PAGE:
Several years ago, I taught a Wednesday night Bible class to third and fourth graders. There was no specific curriculum so I made up my own. I decided to start with the first page of the Bible and work my way through, hitting all the major stories I’d learned as a child and tying them together for the kids. A long piece of butcher paper hung horizontally on the wall with the words “The Family of Jesus” written at the top. The first night we wrote in “Adam and Eve” and with each story we came to, we filled in the name of the relative Jesus descended from.
This plan was truly brilliant. Have you seen how big the Bible is? Have you read the recorded genealogy of Jesus? I was pretty sure I could manage enough lesson plans to last me for quite a while. I figured I’d just cruise along, scan over the familiar stories ahead of time; write down the pertinent character on our family tree and BAM! Lesson done with a minimum of work.
And then something unexpected happened.
Each week as I’d read through the next chapter or two in preparation for the upcoming class, new things would jump off the pages at me. I started seeing the Bible in a whole new way. I have always believed the Bible to be the Word of God, but it always felt like a history text book/instruction manual hybrid. Instead, I found out the Bible is loaded with all the elements of a great fiction novel: suspense; deceit; murder; adultery; love; war; violence; tenderness; mercy – all wrapped up in the ageless battle of good versus evil.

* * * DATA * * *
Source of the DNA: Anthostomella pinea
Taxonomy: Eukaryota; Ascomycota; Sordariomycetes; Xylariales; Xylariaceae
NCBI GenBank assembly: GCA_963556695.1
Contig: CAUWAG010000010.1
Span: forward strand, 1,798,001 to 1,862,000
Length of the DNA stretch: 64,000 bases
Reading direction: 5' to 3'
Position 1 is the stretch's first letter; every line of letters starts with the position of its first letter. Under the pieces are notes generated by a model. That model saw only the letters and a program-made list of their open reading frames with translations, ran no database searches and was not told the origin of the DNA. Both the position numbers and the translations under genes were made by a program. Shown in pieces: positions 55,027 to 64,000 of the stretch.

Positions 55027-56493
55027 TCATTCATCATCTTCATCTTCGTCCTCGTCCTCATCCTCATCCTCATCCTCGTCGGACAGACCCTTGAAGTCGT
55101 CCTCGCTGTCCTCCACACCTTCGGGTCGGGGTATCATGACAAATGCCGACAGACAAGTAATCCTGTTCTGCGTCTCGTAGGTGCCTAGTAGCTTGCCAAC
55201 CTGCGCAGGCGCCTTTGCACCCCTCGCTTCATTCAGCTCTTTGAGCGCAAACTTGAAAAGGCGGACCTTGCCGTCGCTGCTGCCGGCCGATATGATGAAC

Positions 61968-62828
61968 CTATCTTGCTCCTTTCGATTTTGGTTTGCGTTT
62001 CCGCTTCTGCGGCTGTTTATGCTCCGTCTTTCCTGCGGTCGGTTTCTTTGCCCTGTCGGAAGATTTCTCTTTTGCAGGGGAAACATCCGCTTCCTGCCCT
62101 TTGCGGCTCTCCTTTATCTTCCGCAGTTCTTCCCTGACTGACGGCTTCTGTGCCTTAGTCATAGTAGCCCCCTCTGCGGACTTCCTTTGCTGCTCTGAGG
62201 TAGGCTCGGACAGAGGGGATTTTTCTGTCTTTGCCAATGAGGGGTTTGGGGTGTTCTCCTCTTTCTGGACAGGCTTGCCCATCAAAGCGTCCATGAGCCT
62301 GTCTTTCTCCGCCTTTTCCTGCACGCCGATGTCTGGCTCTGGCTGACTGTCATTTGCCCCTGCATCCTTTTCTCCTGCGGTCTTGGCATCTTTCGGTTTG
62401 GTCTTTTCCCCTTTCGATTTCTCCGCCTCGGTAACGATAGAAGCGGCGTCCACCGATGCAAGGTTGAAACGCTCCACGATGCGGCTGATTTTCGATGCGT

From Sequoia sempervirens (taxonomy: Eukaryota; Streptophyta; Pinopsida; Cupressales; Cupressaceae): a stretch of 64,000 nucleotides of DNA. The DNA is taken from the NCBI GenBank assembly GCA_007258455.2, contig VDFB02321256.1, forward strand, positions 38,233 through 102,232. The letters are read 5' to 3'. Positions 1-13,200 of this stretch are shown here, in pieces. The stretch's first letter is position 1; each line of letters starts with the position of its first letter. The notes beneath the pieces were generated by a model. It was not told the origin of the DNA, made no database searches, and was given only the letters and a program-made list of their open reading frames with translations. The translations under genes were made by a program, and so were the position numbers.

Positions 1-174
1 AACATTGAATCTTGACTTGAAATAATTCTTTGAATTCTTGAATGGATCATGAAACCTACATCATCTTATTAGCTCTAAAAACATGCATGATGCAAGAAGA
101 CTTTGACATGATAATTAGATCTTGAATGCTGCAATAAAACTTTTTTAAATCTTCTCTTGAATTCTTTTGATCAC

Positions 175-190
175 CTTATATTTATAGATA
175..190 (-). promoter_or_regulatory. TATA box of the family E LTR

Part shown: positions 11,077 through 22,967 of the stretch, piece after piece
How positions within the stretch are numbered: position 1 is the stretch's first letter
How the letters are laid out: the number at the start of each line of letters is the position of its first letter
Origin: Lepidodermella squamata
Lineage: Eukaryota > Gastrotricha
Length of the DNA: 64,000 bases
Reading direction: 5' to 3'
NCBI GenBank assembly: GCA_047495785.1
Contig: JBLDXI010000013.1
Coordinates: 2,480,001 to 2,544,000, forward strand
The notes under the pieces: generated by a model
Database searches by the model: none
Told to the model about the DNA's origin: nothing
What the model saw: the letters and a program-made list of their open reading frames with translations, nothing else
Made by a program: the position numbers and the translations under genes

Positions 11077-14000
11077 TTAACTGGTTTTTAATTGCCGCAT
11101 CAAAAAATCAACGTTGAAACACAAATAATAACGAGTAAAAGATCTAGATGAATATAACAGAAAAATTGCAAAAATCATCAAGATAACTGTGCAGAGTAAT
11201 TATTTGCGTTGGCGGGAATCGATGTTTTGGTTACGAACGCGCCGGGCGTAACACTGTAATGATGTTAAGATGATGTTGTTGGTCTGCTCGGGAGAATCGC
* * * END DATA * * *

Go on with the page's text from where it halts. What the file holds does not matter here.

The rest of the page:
Not only that, but so many of the stories I’d learned as a child and thought I knew so well were not exactly as I had remembered. And all those parts in between the familiar tales that you hardly ever hear about? Overflowing with unexpected gems, some of which are hardly appropriate for children.
Somewhere along the way, I had heard that the vast majority of these stories are intertwined and serve to set Israel up for the Messiah, but I didn’t know that for myself. The lesson plans were supposed to be for the benefit of these elementary students, but I was the one learning more and more each week.
I unexpectedly became a student.
I hadn’t realized the relationship between Joseph being sold into slavery and Moses leading the Israelites out of Egypt. I didn’t know Ruth was the great-grandmother of King David, or that her husband’s (Boaz) mother was the prostitute, Rahab, who aided the Israeli spies at Jericho.
I was stunned at the age of 30-something, to discover that Noah actually took seven of every kind of clean animal on the ark, not just two of every animal. I was fascinated when, in chapter 5 of Genesis, I read the genealogy and figured out that, based on his age of death, Methuselah (Noah’s grandfather) actually died in the flood!
One of my favorite lessons was on David and Goliath. I took another piece of butcher paper and drew the outline of a man who was 9’9” – the height of the giant as described in 1 Samuel. It was too tall to hang in our classroom, so I hung it up in the fellowship hall. There we all stood against the giant, myself included, and marked how tall we were. I was stunned. The tallest man I had ever seen was Wilt Chamberlain, who stood at an impressive 7’1”. Goliath was more than two feet taller!
What I unexpectedly learned about teaching.
I could go on and on about all the tiny, and not-so-tiny, treasures hidden in the Old Testament and how it paints a broader picture of God. It’s not uncommon for people to say they don’t know the Bible very well or they don’t remember all the Sunday school stories. My stock answer? Teach a kids’ class. For me, teaching a kids’ Bible class was an unexpected lesson in how much I didn’t know about the Bible.